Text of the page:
I was flying solo with the kids last night. Normally, as you know, this is something I enjoy. Last night, however, was something out of a bad sitcom. The kids were extremely tired from having stayed up until 10 the night before, and they were barely able to control themselves. It seemed like every other word out of my mouth was scolding: Stop hitting your brother, no standing on the counter, take that out of your mouth, use an indoor voice, STOP HITTING YOUR BROTHER!
You get the idea. They were traditional parent things, but after a while they really wear you down.
By the time their bedtime rolled around, I was completely exhausted. I helped them get ready for bed, tucked them in, turned out the light, and then we settled into our routine – prayer, story, and lullaby. The prayer went okay. During the story, however, C (the give year old) started imitating me.
I have a lot of fun with the kids – we play, we tease, we laugh – but as far as I’m concerned, mockery is not allowed. Mocking mommy or daddy? No. Absolutely not.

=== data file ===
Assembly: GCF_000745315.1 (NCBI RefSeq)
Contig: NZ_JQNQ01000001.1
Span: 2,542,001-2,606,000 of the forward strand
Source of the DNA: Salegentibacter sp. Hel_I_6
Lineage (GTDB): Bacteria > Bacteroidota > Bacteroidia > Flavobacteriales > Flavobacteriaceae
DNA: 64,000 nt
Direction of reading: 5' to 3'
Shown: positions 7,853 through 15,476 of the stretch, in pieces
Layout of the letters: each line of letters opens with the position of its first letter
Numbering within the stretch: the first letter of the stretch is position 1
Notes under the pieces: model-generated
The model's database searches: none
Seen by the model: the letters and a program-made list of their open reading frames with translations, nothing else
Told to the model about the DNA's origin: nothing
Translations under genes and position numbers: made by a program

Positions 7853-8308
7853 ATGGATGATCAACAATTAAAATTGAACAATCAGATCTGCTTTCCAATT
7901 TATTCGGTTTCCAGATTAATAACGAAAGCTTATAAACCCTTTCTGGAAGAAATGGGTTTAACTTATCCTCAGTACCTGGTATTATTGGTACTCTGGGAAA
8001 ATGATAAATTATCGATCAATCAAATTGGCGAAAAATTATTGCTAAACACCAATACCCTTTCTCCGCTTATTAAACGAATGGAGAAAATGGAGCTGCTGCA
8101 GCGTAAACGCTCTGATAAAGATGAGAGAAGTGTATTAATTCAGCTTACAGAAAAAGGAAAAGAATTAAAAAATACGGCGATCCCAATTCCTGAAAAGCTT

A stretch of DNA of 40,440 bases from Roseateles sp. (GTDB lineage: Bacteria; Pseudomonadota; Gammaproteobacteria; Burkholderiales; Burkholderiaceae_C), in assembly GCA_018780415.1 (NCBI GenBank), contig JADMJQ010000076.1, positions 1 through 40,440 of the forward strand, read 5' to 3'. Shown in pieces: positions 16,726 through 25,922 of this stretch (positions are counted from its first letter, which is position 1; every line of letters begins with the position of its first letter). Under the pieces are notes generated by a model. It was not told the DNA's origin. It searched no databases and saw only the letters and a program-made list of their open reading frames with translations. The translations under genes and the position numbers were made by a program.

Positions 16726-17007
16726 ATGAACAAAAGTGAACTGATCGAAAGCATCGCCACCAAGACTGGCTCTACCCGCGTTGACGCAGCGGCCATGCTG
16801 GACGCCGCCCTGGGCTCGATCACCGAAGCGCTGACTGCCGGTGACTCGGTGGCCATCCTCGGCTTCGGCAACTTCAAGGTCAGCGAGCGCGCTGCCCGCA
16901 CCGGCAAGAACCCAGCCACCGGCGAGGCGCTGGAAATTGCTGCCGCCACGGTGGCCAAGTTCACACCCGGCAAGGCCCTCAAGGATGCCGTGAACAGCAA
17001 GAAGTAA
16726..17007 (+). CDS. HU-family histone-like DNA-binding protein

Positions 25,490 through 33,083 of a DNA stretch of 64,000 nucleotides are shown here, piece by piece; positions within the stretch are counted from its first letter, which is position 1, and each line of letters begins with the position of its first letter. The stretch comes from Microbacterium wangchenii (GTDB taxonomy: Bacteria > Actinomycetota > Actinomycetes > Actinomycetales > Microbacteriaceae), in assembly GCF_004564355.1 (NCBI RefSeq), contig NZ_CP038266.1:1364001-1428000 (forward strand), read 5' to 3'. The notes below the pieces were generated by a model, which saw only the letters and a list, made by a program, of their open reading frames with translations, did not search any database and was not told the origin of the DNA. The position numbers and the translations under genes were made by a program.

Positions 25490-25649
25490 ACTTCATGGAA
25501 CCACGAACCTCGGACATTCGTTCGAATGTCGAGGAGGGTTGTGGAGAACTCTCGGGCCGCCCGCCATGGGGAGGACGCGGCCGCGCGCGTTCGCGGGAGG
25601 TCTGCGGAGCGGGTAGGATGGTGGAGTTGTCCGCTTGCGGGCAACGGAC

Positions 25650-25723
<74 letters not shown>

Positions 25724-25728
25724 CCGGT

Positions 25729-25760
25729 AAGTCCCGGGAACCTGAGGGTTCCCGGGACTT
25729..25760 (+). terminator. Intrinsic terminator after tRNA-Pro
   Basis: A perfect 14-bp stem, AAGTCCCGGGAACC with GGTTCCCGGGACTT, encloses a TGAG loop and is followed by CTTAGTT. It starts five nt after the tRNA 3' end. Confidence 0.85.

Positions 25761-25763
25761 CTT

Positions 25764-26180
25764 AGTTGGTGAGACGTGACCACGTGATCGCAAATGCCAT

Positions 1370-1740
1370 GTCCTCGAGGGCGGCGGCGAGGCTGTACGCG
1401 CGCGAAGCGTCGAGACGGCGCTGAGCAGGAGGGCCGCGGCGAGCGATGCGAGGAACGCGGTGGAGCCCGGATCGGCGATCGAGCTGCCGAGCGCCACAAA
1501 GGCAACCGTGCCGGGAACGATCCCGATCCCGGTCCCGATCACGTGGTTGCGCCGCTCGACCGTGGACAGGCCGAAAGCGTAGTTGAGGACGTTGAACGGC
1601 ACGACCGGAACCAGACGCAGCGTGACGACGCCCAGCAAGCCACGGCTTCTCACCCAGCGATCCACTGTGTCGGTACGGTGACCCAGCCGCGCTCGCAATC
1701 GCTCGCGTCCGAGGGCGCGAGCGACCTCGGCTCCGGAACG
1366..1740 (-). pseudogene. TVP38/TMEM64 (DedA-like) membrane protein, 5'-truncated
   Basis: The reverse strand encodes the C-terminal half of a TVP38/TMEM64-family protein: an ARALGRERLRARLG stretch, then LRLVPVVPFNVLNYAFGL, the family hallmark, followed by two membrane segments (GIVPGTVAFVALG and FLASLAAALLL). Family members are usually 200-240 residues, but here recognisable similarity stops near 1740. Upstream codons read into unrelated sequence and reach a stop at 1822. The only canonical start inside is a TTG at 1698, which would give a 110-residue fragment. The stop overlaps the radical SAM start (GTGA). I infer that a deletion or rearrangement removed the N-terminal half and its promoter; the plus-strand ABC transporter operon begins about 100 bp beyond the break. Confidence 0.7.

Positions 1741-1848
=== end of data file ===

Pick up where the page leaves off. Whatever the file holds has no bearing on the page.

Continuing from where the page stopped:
I kept my head, though. I stopped the story, and said very quietly “Okay, you lost the story. Now I don’t want to hear anything more. It’s time to quiet down.”
I waited for the rustling to stop and then I started to sing the lullaby. C immediately started to imitate me again, using a nasally cartoon voice.
I stopped. The little guy laughed. In the dark, he couldn’t see my expression – probably a good thing.
I was angry with a capital A. Had my wife been around, I would have handed the handling of the kids off to her. That’s what we do when one of us gets that mad. In this case, however, that wasn’t an option. I did the best I could to keep my voice level. “If I hear one more sound – one more noise – you are going to spend the night on the bathroom floor. Not in your bed, on the bathroom floor.”
I have no idea where that came from. I think I might have starred in a Charles Dickens novel in a previous life. As soon as I said it, I wondered what the heck I was doing. There was no way I would ever follow through on that threat. All of my anger disappeared in a cloud of guilt.
Silence descended immediately, followed by his voice, very small: ”on our bathroom floor?”
“Hush.” I said gently.
I sang the lullaby as sweetly as I could and then went to each boy individually to whisper “goodnight” and “I love you” and “I’ll see you in the morning.”
Then I left to spend the rest of the night wrestling with how the heck I could undo the lowest moment of my parenting career.